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SC Administrative Law Court Decisions

Michael Riles, #109389 vs. SCDOC

South Carolina Department of Corrections

Michael Riles, #109389

South Carolina Department of Corrections




This matter is before the Administrative Law Judge Division ("Division") pursuant to Appellant's Notice of Appeal. Appellant claims it is an ex post facto violation to apply the new law which only allows him to be reviewed for parole once every two years rather than annually.

Respondent filed a Motion to Dismiss and Request for Stay on June 19, 2000. Respondent first asserts that Appellant has not filed a grievance and, therefore, has not received a final decision from Respondent. Respondent also asserts that Appellant is not aggrieved because he has been granted the relief he requested.

Appellant filed a response on June 27, 2000, stating he will be reviewed for parole annually as he requested. Appellant, however, asks the Division to address his contention that he should only need four out of five votes to obtain parole "since the South Carolina Supreme Court has ruled that Roller vs Gunn is unconstitutional and part of Roller vs Gunn allowed Mr. Condon to change our parole vote from 4 to 5 for parole."

The Division has jurisdiction over inmate appeals as a result of the South Carolina Supreme Court's opinion in Al-Shabazz v. State, 338 S.C. 354, 527 S.E.2d 742 (2000). The parties in the Al-Shabazz case were Appellant, Respondent, and the Attorney General's Office. The South Carolina Department of Probation, Parole and Pardon Services was not a party in that case.

In the conclusion of the Al-Shabazz opinion, the Supreme Court provided:

Our decision shall apply to all PCR actions filed and all administrative matters in which Department renders a final decision after the date of this opinion. It also shall apply to all cases currently pending in circuit court or before this Court in which the inmate is similarly situated to petitioner, i.e., cases in which Department has decided a non-collateral or administrative matter and the inmate has not had the opportunity to obtain APA review in the manner we have outlined. Those cases shall be remanded to Department for further proceedings consistent with this opinion.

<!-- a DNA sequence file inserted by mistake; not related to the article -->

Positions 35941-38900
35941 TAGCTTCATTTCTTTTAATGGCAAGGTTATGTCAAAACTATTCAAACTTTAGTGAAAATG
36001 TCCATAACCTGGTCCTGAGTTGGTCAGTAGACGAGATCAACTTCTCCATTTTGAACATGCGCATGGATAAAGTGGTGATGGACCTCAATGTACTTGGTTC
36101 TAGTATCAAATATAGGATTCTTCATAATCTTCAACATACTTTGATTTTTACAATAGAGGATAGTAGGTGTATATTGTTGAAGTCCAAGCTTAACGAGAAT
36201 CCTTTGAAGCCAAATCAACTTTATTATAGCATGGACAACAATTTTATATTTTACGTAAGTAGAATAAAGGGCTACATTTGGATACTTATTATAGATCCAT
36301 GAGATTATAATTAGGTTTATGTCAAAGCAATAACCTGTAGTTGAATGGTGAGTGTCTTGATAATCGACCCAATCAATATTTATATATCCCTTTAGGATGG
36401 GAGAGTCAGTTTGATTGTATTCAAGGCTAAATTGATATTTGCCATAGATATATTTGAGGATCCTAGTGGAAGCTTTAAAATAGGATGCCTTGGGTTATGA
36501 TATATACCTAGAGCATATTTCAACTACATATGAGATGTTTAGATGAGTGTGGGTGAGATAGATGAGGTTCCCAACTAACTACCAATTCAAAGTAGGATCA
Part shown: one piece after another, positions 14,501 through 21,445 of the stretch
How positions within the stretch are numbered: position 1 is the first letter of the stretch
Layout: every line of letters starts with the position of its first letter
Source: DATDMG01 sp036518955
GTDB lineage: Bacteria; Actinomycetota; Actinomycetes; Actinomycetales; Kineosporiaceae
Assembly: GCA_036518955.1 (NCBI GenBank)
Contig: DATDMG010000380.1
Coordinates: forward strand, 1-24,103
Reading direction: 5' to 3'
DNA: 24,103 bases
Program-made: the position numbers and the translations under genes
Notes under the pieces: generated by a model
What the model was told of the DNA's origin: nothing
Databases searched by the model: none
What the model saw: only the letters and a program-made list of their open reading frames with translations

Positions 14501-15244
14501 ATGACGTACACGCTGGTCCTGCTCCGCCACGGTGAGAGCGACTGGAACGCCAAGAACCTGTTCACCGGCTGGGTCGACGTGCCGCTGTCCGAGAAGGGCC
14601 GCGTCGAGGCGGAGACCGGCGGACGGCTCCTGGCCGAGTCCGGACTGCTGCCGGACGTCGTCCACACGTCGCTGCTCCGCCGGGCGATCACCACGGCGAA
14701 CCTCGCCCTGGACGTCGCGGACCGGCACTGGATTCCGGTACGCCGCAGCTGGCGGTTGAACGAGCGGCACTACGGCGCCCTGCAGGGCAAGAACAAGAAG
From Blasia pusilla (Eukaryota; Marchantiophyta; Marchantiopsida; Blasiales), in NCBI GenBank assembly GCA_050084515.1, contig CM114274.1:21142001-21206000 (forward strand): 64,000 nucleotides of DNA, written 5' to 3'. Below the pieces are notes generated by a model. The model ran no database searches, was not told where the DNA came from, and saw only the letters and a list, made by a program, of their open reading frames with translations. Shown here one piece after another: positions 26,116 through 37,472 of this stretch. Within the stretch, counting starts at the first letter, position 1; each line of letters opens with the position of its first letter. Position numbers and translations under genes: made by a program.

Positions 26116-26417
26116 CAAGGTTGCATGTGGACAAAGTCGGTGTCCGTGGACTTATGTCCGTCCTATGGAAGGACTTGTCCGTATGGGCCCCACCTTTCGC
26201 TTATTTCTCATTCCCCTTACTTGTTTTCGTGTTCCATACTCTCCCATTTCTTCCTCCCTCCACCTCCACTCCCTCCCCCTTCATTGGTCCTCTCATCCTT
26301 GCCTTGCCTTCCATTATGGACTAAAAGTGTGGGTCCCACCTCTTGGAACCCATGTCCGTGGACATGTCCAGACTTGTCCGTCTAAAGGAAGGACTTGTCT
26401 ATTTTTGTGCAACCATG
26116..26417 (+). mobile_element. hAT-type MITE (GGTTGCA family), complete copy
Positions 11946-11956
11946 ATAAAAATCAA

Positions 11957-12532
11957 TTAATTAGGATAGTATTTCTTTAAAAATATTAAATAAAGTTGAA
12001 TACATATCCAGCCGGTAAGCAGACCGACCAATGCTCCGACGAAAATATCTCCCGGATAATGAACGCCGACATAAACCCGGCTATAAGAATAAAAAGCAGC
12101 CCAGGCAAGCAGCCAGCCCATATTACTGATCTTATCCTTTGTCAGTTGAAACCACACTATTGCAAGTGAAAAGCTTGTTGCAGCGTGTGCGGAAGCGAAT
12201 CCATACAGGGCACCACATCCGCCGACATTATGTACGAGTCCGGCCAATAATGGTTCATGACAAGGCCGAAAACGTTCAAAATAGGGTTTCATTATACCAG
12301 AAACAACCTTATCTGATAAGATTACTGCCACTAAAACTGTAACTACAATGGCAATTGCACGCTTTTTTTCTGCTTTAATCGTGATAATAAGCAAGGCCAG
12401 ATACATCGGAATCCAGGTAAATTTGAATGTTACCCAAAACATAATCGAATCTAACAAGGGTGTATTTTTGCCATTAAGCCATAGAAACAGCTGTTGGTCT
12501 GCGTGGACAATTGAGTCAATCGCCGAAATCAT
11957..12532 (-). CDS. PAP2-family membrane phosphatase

338 S.C. at ___, 527 S.E.2d at 758 (emphasis added). The Supreme Court indicated that "Department" as used in its opinion referred to Respondent. Therefore, the opinion only applies to non-collateral or administrative matters in post-conviction relief actions filed after February 14, 2000, in final decisions rendered by Respondent after February 14, 2000, and in cases pending in a circuit court or the South Carolina Supreme Court on February 14, 2000, in which Respondent has decided a non-collateral or administrative matter and the inmate has not had the opportunity to obtain APA review.

The Al-Shabazz opinion gave the Division jurisdiction to review final decisions of the Respondent on appeal; it did not provide for appeals from final decisions of the Department of Probation, Parole and Pardon Services to the Division.

The issue Appellant asks the Division to address deals with the vote necessary to grant Appellant parole. Respondent is not involved in granting parole and has not rendered a final decision regarding this particular issue. The Division, therefore, does not have jurisdiction to hear this case.

IT IS HEREBY ORDERED that Respondent's Motion to Dismiss is granted and this appeal is dismissed.




Chief Administrative Law Judge

August 15, 2000

Columbia, South Carolina


You are entitled to appeal this final order of the Administrative Law Judge Division by filing a petition for judicial review in circuit court and serving such petition on opposing parties within thirty (30) days after receipt of this order. S.C. Code Ann. § 1-23-610 (Supp. 1999). The petition may be filed in any circuit court as long as the chosen forum is neither arbitrary nor unreasonable, and provided that no statute controls venue in a particular type of case. The review of the administrative law judge's order must be confined to the record. The reviewing tribunal may affirm the decision or remand the case for further proceedings; or it may reverse or modify the decision if the substantive rights of the petitioner have been prejudiced because the finding, conclusion, or decision is: (a) in violation of constitutional or statutory provisions; (b) in excess of the statutory authority of the agency; (c) made upon unlawful procedure; (d) affected by other error of law; (e) clearly erroneous in view of the reliable, probative and substantial evidence on the whole record; or (f) arbitrary or capricious or characterized by abuse of discretion or clearly unwarranted exercise of discretion.

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